The Quran says that the Sun has a setting place and a rising place on the Earth. Listen to Quran 18:86 -
Word by word grammar: http://corpus.quran.com/wordbyword.jsp?chapter=18&verse=86
Pickthall: Till, when he reached the setting-place of the sun, he found it setting in a muddy spring, and found a people thereabout. We said: O Dhu'l-Qarneyn! Either punish or show them kindness.
Pickthall gives the correct translation of this verse. Some others have tried to twist the words to make it seem like "he reached the setting of the sun" instead of the correct translation "he reached the setting place of the sun"...
I will clearly explain how. Please refer to the word by word grammar of the quran i linked above as you follow my explanation.
The verse 18:86 in arabic: "Hatta idha balagha maghriba al-shamsi wajadaha taghrubu fi aynin hamiyatin wawajada indaha qawman. Qulna yadha al-qarnayni! Imma antu adhiba wa imma an tattakhidha fihim husnan."
Lets look at this part by part: The verses before 18:86 tells that he (Dhulqarnayn) followed a way... Now 18:86 - "hatta idha" meaning "until when"...
"balagha" means "he reached"
"maghriba al-shamsi"... this is where the translators are causing confusion. This actually can mean "setting place of the sun" or "time of sunset".... but it is very clear from the context that here, it means "setting place of the sun". Dont believe? Try putting the other meaning here. It reads - "He followed a way until when he reached the time of sunset".... This is absurd. Why would anyone say "he reached the time of sunset"?
If that was what allah wanted to tell us, he could have simply said "he followed a way until the sun set". Why the use of the word "balagha" (he reached)? Because he actually meant "he reached the place of sunset". Its clear....
There is no use trying to mistranslate it as "he reached the place at the time of sunset" etc... because that requires insertion of new words absent in the quran.
Now some people also try to translate maghriba as "west" or "far west". While it is true that maghrib can also mean "west", the words "maghriba al-shamsi" would then translate to "west of the sun" which is another clear absurdity. When maghrib is used along with "al-shamsi", that means the setting place (or time) of the sun.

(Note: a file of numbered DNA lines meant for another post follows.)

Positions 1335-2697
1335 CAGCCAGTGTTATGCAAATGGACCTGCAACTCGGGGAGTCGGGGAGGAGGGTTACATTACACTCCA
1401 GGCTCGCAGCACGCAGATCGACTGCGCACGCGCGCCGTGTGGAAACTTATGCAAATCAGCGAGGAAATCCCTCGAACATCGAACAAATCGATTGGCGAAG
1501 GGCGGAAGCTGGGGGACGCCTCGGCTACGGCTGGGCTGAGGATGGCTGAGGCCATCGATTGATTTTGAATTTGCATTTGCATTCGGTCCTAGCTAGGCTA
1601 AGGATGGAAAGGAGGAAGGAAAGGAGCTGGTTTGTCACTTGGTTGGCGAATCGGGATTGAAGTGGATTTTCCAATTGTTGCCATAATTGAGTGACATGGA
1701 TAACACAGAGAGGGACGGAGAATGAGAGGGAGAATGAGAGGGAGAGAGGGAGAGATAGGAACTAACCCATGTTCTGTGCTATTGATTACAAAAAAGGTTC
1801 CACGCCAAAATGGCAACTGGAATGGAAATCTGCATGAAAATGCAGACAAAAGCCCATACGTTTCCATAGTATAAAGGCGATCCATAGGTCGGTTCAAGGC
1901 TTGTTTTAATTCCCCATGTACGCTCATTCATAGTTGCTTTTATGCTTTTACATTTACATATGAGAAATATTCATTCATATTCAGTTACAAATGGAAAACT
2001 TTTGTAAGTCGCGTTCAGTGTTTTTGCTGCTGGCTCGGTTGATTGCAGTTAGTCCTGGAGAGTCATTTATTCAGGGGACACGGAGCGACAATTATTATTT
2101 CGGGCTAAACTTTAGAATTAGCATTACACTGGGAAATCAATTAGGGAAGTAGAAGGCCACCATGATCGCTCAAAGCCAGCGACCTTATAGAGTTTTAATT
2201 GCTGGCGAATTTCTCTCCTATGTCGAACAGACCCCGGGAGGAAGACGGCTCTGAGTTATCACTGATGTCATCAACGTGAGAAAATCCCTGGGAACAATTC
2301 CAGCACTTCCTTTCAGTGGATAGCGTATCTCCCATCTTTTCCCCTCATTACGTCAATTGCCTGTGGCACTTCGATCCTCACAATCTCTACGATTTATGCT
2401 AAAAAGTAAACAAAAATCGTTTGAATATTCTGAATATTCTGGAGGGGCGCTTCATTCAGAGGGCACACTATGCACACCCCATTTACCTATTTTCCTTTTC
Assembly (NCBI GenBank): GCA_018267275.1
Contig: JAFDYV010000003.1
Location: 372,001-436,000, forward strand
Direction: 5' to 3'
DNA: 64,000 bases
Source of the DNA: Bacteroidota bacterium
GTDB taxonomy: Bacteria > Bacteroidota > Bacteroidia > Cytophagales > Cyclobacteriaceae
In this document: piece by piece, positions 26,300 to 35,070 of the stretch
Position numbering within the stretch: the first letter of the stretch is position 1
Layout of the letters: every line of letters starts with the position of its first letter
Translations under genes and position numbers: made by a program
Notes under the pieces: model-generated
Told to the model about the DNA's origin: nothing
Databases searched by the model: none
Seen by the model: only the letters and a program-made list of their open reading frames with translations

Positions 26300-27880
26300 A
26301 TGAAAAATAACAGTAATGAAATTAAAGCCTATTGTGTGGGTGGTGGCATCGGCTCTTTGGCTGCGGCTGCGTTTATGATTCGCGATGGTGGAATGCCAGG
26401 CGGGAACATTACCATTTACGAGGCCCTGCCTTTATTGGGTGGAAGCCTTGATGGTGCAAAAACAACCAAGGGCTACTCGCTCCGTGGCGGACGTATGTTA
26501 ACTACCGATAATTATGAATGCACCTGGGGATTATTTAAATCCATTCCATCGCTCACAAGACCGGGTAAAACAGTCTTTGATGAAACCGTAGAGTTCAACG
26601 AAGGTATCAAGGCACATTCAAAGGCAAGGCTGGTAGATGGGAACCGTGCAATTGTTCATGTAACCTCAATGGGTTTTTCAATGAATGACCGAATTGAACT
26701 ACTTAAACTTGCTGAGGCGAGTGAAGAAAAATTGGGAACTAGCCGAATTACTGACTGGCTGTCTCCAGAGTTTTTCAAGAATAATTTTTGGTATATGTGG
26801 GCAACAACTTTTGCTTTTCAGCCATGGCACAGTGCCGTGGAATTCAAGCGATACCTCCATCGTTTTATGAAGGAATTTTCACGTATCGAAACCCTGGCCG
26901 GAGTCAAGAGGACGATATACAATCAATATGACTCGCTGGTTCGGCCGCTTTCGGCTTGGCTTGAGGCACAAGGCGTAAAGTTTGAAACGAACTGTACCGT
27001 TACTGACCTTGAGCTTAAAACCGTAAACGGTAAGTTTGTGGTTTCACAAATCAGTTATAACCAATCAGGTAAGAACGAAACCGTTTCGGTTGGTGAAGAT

Infact, the Quran repeats a similar mistake in verse 18:90 (http://corpus.quran.com/translation.jsp?chapter=18&verse=90) -
Till, when he reached the rising-place of the sun, he found it rising on a people for whom We had appointed no shelter therefrom.
Word by word grammar: http://corpus.quran.com/wordbyword.jsp?chapter=18&verse=90#(18:90:1)
The Arabic words used are "Matliaa al-shamsi" which invariably means "Rising place of the sun" (again it is a place, not time because Dhul Qarnayn is said to have reached there). Why? Because Matlaa cannot be translated as "east". East is always referred to as Mashriq in the Quran.
In this context, the meaning "time of sunrise" for "matliaa al-shamsi" can be ruled out as I explained above.
Another defense by Muslim apologetics is - "Where does it say that the setting place of the sun is on the earth?" The answer is simple. It says that Dhul-Qarnayn followed a way until he reached the setting place of the sun. If the author of quran knew that sun does not have a setting place on the earth, then why would he say that Dhul-Qarnayn reached that place? Similarly, the Quran states that he reached the place of sunrise.
So it is clear, the Quran says that sun has a setting place on the earth - More specifically, a muddy spring. Also, it says that the sun has a rising place on the earth.
Now people like Zakir Naik have also tried mistranslating the latter part of the verse as "it appeared to Dhulqarnayn" that sun set in a muddy spring. He claims that meaning of Wajada is "appeared to".... but the actual meaning is "found"... meaning he found the sun setting in a muddy spring. Want further proof? See the same word "wajada" used in the latter part of the verse.... if Zakir is correct, it would be like this - "It appeared to Dhul-Qarnayn that there were people at the place".... this is nonsense.. this nonsense is due to Zakir's mistranslation of the word "Wajada". Wajada means found.
And here is the final blow - Muddy springs are too small to cause the illusion of sun setting in them. So, to say that "it appeared to him that sun set in a muddy spring" is highly improbable. It would take the sea or atleast a very large lake for this illusion to happen. Even if it did appear to someone that the sun is hitting the horizon on the surface of a muddy spring, all the person needs to do is to take a few steps forwards or sideways and then the land, trees or hills on the other side of the spring would be easily visible to him.
Just take a look at a typical muddy spring...